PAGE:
Life isn’t straightforward. It isn’t black and white. The stories of vile villains and righteous crusades that we were weaned on are fairy tales. But heroes? Heroes are very real. They’re not perfect, and there’s no army of them, but they exist. They are the naive idealists without any grasp of how the world works. They are the battle hard cynics who fight on to keep the darkness from encroaching for another day. They are the unknown soldiers who die alone in the dark, with nothing to comfort them other than the knowledge that they have done what is right. Heroes fight losing battles, they are manipulated, and too often receive nothing–not even success–for their trouble. Yet heroes fight on, because some battles need to be fought.
These are the incorruptible, the charitable, the fearless. These are the paladins.
-Anonymous /tg/ contributor
I am tired of seeing paladins consistently portrayed in an un-paladin like manner. In recent years, I don’t think I have seen a single paladin–either in a game or in some other media–who didn’t suffer from a painful overzealousness. Paladins are played as assholes who object to the very concept of tolerance. They look down on anyone who doesn’t adhere to their strict (often arbitrary) moral codes. And even a slight suggestion that laws are being broken or evil acts committed will cause such a paladin to react with force. A sizable portion of the time, the paladin is so over zealous that he or she serves as an antagonist to good characters. In other cases, paladins grow so overzealous as to be actively evil according to any rational definition of the alignment.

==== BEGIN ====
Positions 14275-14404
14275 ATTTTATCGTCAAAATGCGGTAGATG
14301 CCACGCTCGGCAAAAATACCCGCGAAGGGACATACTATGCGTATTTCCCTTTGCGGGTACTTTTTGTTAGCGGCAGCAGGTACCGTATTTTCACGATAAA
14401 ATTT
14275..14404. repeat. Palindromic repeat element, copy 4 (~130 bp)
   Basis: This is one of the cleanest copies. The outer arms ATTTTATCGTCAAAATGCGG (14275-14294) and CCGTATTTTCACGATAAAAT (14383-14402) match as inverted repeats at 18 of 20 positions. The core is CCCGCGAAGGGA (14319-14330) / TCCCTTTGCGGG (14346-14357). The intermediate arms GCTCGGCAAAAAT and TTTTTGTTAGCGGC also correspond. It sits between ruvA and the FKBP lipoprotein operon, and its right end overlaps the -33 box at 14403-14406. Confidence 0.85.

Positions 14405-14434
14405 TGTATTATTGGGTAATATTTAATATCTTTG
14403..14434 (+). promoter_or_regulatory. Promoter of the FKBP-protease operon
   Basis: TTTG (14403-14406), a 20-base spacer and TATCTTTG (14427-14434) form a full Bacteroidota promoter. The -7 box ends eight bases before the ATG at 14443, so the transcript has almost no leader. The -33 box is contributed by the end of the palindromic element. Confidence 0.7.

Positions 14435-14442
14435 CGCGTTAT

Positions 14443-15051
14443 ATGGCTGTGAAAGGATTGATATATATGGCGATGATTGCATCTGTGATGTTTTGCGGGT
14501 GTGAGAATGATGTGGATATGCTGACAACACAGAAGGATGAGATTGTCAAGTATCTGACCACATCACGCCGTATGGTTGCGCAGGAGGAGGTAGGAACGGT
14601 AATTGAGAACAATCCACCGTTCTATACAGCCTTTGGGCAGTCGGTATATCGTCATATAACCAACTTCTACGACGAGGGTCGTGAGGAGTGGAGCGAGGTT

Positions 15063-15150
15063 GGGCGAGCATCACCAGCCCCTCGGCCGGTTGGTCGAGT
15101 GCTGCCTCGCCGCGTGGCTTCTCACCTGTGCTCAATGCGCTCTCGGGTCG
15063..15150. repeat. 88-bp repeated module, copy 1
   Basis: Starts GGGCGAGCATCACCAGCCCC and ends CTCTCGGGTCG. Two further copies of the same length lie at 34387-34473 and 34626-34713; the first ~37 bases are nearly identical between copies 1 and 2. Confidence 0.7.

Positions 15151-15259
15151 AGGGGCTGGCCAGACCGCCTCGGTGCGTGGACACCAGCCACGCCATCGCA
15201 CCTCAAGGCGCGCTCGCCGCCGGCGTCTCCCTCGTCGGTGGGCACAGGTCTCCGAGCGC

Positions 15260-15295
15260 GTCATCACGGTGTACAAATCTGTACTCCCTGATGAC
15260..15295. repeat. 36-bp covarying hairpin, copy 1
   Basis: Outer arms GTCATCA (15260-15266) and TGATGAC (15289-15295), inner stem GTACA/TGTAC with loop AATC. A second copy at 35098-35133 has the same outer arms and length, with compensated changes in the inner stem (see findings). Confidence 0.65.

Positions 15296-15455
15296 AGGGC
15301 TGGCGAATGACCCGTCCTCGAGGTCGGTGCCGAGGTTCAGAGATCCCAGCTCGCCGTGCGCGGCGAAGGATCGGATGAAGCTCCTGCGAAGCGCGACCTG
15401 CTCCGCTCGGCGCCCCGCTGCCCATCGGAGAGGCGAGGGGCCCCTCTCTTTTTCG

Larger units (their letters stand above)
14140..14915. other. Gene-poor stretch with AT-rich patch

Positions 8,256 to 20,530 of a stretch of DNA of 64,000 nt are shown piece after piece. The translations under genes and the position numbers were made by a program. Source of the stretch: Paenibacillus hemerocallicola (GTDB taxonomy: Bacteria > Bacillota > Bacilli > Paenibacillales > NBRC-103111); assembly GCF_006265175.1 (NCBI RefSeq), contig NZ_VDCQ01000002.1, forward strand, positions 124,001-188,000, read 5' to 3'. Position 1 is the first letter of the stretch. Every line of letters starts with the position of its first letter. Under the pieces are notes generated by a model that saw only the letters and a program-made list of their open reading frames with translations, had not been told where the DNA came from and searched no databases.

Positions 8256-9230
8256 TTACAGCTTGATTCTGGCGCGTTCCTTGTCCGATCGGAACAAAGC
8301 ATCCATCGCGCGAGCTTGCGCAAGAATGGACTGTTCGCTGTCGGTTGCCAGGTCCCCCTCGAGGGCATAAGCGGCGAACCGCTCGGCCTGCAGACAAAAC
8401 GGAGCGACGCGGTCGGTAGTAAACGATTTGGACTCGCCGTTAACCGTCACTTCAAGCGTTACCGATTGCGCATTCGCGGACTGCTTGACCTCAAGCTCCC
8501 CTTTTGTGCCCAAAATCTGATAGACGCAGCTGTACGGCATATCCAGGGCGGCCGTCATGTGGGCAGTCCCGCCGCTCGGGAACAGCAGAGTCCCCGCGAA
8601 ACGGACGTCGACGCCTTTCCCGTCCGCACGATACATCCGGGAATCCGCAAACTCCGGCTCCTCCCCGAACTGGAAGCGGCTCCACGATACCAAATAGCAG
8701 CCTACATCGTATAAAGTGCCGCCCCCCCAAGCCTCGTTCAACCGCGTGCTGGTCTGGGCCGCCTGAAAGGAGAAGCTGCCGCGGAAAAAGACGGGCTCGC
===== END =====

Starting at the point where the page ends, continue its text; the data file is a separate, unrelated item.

It’s not that I don’t get it. We’ve all dealt with this kind of paladin in real life. The door to door religion salespeople, the condescendingly self-righteous believers, the snarling fundamentalists demanding that one group or another be denied civil liberties on the basis of a religion. In the real world, people with an absolute sense of right and wrong based on their religious beliefs are often brutish and unkind. Those willing to go out into the world and ‘fight’ for their religion often choose to do so by trying to bring everyone who doesn’t agree with them down. I am an Atheist, I have no reason to defend religion whatsoever. But the needless association of in-game religion to real-world religion needs to stop.